book review · change · encouragement

A Book for Those Who Miss Harry Potter

A couple weeks ago, I picked up a novel called Jonathan Strange and Mr. Norrell by Suzanna Clarke.

As someone who was once an avid reader, I have spent the last three years of my life (for a myriad of reasons I would rather not burden you with) having hardly picked up a book. (The last book I read was Paper Towns.)

“Time and I have quarrelled. All hours are midnight now. I had a clock and a watch, but I destroyed them both. I could not bear the way they mocked me.”

So, when I say that picking up this novel has really rad-ified my life, I mean it.

The story is written in a style I can only describe as the love-child of Alexandre Dumas and Jane Austen with a little J. K. Rowling thrown in for good measure.  Which is to say, I believe this book to be Harry Potter for those with a higher reading level.

Rowling did something with Harry Potter that really had not been done before.  It opened up lines and thoughts and changes in my life that …

This isn’t about Harry Potter.

We love Harry Potter.

Strange is a book that is full of magic, wonder, love, whimsy, evil fairies, and gentlemanly behavior.

And a dude that the author describes like Snape from Harry Potter.

But, I digress.

“Oh! And they read English novels! David! Did you ever look into an English novel? Well, do not trouble yourself. It is nothing but a lot of nonsense about girls with fanciful names getting married.”

There is a comedy of manners (very like Pride and Prejudice), drama, and gentlemanly angst that draws together a story that is as complex as trying to say the title ten times fast while listening to PENTATONIX’s cover of “Better, Faster, Stronger.”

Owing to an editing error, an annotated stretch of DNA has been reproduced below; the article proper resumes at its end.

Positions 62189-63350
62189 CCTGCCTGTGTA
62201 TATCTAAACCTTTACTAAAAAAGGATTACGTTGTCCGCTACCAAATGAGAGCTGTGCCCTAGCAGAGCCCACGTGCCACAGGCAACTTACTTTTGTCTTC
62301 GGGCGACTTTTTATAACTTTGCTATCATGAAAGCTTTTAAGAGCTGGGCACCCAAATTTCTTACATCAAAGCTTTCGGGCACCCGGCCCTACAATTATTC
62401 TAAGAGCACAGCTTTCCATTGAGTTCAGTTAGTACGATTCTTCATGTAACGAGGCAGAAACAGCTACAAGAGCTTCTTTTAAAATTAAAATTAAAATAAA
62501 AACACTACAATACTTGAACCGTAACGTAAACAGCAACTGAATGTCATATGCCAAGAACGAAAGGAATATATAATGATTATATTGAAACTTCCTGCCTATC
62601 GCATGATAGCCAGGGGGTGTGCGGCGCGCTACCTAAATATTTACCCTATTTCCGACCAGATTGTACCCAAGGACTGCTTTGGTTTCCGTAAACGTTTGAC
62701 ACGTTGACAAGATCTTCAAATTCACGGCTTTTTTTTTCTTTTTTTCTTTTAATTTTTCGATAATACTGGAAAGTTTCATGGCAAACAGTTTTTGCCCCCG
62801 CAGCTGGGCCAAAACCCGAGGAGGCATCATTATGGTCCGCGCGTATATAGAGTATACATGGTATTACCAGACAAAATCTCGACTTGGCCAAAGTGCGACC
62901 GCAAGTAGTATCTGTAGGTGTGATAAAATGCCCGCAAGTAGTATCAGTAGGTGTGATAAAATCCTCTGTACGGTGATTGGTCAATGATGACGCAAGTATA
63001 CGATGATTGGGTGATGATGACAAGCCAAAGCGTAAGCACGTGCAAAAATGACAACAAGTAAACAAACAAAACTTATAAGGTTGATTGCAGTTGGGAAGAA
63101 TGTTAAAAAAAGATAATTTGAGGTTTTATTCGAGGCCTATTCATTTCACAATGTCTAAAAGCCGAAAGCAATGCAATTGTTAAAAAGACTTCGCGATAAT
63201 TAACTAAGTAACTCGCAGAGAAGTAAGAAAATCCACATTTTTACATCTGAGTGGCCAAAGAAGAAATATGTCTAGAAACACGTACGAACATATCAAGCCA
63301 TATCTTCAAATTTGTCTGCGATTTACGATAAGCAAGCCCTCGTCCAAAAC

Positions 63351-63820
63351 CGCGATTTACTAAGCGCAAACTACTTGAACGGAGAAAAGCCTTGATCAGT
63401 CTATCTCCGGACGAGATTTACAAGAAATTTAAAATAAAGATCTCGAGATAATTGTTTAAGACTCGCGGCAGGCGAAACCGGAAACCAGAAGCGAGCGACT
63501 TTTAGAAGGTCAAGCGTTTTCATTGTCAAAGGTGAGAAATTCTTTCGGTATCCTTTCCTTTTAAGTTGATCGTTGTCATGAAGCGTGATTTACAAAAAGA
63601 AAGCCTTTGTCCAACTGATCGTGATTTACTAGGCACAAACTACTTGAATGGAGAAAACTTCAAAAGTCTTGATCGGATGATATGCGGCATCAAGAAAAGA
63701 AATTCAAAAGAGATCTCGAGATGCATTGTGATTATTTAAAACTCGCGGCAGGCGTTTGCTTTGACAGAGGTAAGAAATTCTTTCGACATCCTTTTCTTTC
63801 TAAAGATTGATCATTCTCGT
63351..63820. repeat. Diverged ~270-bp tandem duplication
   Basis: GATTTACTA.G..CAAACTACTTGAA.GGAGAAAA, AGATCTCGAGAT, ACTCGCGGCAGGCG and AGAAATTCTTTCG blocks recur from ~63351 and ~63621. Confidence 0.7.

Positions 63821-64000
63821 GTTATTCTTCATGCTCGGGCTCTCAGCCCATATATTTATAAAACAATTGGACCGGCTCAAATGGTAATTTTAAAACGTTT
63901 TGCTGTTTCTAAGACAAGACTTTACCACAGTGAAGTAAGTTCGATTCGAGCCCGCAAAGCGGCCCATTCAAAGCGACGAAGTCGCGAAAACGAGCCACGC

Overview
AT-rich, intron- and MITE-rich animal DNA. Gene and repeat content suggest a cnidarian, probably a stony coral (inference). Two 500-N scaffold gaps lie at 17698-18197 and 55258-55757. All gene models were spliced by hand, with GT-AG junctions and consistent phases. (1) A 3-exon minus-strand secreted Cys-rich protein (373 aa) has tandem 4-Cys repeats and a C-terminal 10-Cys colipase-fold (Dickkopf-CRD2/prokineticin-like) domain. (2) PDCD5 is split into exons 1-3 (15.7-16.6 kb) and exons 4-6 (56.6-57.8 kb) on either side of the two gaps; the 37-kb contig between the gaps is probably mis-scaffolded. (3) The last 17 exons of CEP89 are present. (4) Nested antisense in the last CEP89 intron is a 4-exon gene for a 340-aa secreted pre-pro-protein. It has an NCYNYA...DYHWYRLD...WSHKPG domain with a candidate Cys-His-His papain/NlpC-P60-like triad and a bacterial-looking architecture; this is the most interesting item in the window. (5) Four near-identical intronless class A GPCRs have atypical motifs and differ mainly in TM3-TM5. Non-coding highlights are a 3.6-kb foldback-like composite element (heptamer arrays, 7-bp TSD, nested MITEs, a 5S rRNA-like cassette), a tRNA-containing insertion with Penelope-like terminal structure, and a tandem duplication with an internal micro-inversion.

“To be more precise it was the color of heartache.”

The novel begins in 1806 in Yorkshire.  In this alternate reality, magic is a common, but has fallen into disgrace so it is never used any more.  The main character, Mr. Norrell, and his man of business, John Childermass, safeguard the last remnants of English magic so that evil may not befall their country.

Needless to say, Norrell screws up, causing events to happen…

Which, of course, nearly causes the end of the world.

“And the name of the one shall be Fearfulness. And the name of the other shall be Arrogance… Well, clearly you are not Fearfulness, so I suppose you must be Arrogance.”
This was not very polite [to say].

But, what good is a story without some life-and-death situations?

This English magician awakens a fairy who, because fairies are known to be a bit evil (why not? this is fiction, after all), decides to freelance.  All the while wreaking havoc upon England and being distressed by a man called Jonathan Strange.  With whom, the fairy (called “The Gentleman”) begins a sort of blood-feud.

After a series of adventures the world may or may not be safe.

Because this is a spoiler-free zone.  Unless I keep going because I cannot help but release spoilers into the world. I can’t keep a secret to save my life.

Clara is leaving Doctor Who.

Just saying.

The characters are beautifully written, the plot is fantastic, the relationships are twisted as all get out and I cannot stop fangirling!

You guys have a great day!

5 thoughts on “A Book for Those Who Miss Harry Potter

  1. I have read Jonathan Strange too – and agree with pretty much everything you said. Did you know the author is a teacher? She wrote the book in bits and pieces, and never put it all together until her friend convinced her to.


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